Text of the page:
Title

Single-Cell Macrofluidics

Document Type

Oral Presentation

Campus where you would like to present

Ellensburg

Event Website

https://digitalcommons.cwu.edu/source

Start Date

18-5-2020

Abstract

Analysis of gene function in bacteria commonly involves perturbing or removing a gene product with chemical treatment and analyzing the phenotypic effects that result. Commonly this process involves using expensive and technically challenging microfluidic devices that have microscopically etched channels that deliver liquid media to individual cells. Our lab worked over Summer quarter 2019 to produce a new device called Single-Cell Macrofluidics, an inexpensive and flexible platform that still allows for fluidic control. Our main focus was to refine device design and collect data to characterize the effectiveness of delivery. We performed a variety of experiments to achieve these goals, including analyzing diffusion of fluorescent dye, estimating max rate of media exchange, and timed diffusion of media to live cells. This was a preliminary study with promising results, but more work is needed to refine our delivery system and overall structure of the fluidic device.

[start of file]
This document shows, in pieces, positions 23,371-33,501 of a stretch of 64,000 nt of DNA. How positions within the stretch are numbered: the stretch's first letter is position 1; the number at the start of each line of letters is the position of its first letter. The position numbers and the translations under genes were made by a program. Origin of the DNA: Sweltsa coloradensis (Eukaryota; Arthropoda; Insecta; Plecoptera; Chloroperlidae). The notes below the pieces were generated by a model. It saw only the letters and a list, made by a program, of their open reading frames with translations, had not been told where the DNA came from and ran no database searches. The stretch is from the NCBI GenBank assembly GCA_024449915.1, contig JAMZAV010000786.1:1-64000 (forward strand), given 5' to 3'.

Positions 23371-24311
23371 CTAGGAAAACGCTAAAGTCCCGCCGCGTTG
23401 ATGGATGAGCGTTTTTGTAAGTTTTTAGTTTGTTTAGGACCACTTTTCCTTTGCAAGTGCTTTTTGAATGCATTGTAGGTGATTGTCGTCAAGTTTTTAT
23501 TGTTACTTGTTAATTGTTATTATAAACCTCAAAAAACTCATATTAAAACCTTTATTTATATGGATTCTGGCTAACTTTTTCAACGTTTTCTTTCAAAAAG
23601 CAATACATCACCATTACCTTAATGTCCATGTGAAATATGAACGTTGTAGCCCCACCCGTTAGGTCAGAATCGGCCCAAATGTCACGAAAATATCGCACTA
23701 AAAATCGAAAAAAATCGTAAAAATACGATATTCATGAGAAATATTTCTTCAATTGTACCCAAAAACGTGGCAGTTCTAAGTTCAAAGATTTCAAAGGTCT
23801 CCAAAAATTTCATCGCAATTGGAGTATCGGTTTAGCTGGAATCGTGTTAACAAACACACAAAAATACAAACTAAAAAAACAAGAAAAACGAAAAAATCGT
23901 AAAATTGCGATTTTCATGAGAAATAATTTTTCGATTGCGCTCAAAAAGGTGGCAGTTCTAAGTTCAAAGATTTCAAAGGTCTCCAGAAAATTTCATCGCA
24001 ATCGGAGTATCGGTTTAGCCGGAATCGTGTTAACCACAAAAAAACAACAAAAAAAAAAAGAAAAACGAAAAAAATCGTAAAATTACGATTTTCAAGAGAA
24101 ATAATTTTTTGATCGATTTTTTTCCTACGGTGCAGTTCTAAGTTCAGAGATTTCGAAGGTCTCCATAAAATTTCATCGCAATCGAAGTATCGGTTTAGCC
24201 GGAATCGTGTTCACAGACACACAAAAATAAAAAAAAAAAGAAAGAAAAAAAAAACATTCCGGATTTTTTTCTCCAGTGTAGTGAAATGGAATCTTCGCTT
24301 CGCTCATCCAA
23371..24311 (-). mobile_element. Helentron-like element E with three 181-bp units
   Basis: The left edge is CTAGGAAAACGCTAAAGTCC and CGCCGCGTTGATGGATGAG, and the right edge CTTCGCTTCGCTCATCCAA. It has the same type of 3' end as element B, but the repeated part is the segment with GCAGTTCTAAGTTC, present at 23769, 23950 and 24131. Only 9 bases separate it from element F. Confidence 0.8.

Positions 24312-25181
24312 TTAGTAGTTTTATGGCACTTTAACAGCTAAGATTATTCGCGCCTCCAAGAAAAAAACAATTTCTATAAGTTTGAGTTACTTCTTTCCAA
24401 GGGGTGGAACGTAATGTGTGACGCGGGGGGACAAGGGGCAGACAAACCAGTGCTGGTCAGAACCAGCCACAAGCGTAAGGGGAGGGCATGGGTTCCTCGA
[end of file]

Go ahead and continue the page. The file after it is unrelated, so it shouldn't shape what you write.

Faculty Mentor(s)

Nathan Kuwada

Department/Program

Physics

Additional Mentoring Department

https://cwu.studentopportunitycenter.com/2020/04/single-cell-macrofluidics/

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COinS
 
May 18th, 12:00 PM

Single-Cell Macrofluidics

Ellensburg

Analysis of gene function in bacteria commonly involves perturbing or removing a gene product with chemical treatment and analyzing the phenotypic effects that result. Commonly this process involves using expensive and technically challenging microfluidic devices that have microscopically etched channels that deliver liquid media to individual cells. Our lab worked over Summer quarter 2019 to produce a new device called Single-Cell Macrofluidics, an inexpensive and flexible platform that still allows for fluidic control. Our main focus was to refine device design and collect data to characterize the effectiveness of delivery. We performed a variety of experiments to achieve these goals, including analyzing diffusion of fluorescent dye, estimating max rate of media exchange, and timed diffusion of media to live cells. This was a preliminary study with promising results, but more work is needed to refine our delivery system and overall structure of the fluidic device.

https://digitalcommons.cwu.edu/source/2020/COTS/82